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Comedy

Tig Notaro Is Cancer-Free and Wants to Tell Jokes in Your Living Room

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Mon, Jul 15, 2013 at 10:30 AM

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You've appeared on a lot of great TV shows like Community, The Office and The Sarah Silverman Program. What's been your favorite acting experience so far?

I loved doing Sarah's show, but I was on a stupid stupid sitcom called In The Motherhood. It was just so dumb, and it was one of those bittersweet things where you're on primetime TV and making more money than cable, but it's just so embarrassing. I remember putting an episode in my DVD player and just going, "Oh no. Oh no." But it was really fun to do because I was friends with so many of the cast members.

Cheryl Hines was on the show and she and I are friends and we had this moment where it was really a problem how much we were laughing. The director had to ask her to please leave the set, because she couldn't pull herself together and she kept blaming it on me. So that was kind of a weird curveball that was a lot of fun.

I understand you're working on a book now as well. Is it going to be a memoir?

It is. It's about my life falling apart in this four-month period. I'm just sort of writing about that and spinning off from there and explaining who my mother was and my childhood, but it's sort of rooted in that four-month period of time.

What's the process been like so far? Are you enjoying it?

It's a whole different thing. Writing a book is so much different than stand-up or anything I've ever done. It's such a slower process, but it's good. It's been therapeutic for me and I'm enjoying it.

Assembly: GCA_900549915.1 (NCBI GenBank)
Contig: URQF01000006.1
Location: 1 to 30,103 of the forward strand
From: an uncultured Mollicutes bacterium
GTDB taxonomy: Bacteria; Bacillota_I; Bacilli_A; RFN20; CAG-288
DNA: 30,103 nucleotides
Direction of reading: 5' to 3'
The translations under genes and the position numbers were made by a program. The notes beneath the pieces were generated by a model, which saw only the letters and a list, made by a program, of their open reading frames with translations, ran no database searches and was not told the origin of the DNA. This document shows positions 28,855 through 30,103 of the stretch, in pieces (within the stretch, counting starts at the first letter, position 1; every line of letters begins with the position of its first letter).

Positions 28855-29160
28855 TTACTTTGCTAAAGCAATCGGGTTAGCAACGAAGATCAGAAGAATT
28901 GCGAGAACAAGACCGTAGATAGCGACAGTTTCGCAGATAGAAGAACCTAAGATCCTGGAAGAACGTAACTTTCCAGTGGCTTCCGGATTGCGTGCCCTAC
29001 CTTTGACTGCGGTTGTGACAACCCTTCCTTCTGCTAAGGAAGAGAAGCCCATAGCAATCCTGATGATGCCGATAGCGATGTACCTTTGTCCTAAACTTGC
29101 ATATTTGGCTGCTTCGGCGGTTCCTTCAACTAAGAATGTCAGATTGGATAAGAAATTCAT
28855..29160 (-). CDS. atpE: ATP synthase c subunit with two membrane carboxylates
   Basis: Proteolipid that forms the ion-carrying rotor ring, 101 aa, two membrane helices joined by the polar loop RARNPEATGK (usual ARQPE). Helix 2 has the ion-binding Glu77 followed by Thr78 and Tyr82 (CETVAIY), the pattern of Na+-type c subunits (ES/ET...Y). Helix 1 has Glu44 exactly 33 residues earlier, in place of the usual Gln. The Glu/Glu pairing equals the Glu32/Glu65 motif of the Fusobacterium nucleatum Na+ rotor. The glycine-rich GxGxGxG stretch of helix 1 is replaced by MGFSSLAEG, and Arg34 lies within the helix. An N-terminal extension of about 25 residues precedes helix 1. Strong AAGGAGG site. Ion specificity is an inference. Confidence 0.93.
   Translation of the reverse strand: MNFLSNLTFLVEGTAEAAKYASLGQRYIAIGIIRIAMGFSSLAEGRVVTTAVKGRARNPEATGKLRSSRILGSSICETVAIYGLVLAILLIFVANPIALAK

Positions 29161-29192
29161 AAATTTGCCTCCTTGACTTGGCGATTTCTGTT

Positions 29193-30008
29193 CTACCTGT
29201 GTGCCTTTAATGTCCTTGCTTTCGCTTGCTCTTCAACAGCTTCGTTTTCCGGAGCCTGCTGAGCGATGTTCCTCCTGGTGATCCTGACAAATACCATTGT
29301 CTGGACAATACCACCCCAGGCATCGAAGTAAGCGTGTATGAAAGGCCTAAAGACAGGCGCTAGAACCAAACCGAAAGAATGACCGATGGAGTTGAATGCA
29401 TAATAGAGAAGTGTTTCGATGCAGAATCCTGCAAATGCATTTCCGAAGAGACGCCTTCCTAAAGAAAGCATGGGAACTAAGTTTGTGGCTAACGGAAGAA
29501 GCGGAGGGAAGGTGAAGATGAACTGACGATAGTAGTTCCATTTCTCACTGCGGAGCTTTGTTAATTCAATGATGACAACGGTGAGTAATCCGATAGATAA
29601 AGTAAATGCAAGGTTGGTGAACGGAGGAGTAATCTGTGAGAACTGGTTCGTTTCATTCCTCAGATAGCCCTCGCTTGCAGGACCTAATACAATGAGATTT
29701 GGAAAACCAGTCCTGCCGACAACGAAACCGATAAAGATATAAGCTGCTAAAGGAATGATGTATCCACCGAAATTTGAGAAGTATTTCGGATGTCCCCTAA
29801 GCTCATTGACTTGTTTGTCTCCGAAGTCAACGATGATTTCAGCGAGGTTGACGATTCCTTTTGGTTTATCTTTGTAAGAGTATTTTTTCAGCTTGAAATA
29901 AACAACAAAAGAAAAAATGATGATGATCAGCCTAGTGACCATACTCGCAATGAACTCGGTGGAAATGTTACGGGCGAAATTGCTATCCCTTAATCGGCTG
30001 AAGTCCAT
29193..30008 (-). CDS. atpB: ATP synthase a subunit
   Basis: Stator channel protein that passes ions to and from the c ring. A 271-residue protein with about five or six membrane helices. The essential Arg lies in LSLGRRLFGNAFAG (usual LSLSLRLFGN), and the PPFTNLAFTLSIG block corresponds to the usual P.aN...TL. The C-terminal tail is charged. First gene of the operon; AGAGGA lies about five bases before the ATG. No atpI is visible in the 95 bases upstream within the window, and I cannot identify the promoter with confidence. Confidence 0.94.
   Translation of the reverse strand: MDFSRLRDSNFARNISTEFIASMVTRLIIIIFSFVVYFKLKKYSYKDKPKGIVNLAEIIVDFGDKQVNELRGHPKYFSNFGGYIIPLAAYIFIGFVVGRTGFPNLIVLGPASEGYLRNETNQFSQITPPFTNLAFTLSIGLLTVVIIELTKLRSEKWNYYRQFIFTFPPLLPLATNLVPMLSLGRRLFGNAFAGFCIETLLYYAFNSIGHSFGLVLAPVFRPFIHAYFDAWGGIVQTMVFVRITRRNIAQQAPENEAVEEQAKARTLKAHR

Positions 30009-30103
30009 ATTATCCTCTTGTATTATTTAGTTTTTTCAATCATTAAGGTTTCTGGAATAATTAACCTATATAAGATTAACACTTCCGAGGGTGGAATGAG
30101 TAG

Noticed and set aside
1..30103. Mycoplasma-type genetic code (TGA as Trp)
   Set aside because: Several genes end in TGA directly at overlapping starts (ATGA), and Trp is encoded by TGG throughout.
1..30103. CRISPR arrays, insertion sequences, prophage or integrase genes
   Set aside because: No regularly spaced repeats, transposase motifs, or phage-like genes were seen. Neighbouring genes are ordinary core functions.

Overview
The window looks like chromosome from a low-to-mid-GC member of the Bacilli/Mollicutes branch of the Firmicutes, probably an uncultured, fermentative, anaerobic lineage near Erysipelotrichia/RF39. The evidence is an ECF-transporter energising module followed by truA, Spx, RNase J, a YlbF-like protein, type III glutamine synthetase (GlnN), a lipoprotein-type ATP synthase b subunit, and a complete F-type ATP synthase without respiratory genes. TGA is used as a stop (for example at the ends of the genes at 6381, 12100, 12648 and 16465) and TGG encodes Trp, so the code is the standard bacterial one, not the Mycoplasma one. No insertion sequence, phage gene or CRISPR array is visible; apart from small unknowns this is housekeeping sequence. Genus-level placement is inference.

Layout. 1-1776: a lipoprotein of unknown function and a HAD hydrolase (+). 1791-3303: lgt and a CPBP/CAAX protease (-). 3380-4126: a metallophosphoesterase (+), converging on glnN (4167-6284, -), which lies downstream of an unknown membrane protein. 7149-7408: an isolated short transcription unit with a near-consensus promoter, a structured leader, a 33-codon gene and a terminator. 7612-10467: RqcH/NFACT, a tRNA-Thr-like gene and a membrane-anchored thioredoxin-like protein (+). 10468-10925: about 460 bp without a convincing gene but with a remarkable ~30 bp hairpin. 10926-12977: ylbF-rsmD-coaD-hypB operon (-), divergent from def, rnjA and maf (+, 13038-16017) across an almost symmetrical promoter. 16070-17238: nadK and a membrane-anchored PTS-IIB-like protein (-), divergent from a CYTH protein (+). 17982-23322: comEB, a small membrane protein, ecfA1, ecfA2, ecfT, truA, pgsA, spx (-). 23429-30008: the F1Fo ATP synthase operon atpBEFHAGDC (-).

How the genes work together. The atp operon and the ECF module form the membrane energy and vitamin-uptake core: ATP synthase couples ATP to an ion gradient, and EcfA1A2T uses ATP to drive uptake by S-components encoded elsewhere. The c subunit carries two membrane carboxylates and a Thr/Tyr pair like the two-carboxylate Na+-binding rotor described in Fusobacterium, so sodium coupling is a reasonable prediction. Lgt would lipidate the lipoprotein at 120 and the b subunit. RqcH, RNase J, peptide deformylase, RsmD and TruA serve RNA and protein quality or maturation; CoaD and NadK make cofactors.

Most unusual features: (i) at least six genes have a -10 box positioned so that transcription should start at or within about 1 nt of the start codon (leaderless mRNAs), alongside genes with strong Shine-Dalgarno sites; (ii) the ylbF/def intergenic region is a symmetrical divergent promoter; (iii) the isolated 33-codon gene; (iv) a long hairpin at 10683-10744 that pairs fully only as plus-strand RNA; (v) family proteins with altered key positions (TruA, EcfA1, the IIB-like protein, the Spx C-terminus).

There's also a documentary being made about me and they made me an executive producer, but it's not the same as the Showtime project. They're just following my life a year after everything falling apart.

You sound pretty healthy at the moment. Are you in remission now?

I'm in remission. It's been I guess 9 months. I opted not to do chemo. They felt like they got all of the cancer and so I said I didn't want to do chemo and decided to do this other type of treatment. I just didn't want to do more damage to my body.

Do you have any advice for people that might be going through a similar experience?

Go to Largo and do a show. I don't know. All I remember is just breathing in and out and telling myself to stay alive, kind of really basic one foot in front of the other and move forward slowly but surely. I really had so many things piled on top of the other that I couldn't even isolate one moment and say this is how I got out of this particular thing because it was all happening at the same time. All I could do was just move forward slowly and just breathe in and out. I don't know how I got through it. I really don't.

Do you think you would've handled it differently had you been considerably younger or older?

For sure. It was so hard to lose my mother at 41 that I don't know how I would've done it. When I hear about people losing their mother when they're in their teen years, I really don't know how people do it. And if I was diagnosed with cancer on top of that and had other issues threatening my life, if I were younger I really don't know. I think I would've lost it.

The tough thing about a situation like that is you never know when it's going to be completely over.

My situation could've been different and lasted longer if I had done chemo. They were originally suggesting chemo and radiation and everything, but I feel good about the decisions I've made and they feel like I'm in good shape.

Tig Notaro appears at the Grammy Museum tonight at 8 p.m. for a live Q&A. Tickets are $20. Notaro also performs at Largo on Aug. 3 for Tig Has Friends, featuring special guests. Tickets are $25.

Follow me on Twitter at @franknbeats, and for more arts news follow us at @LAWeeklyArts and like us on Facebook.

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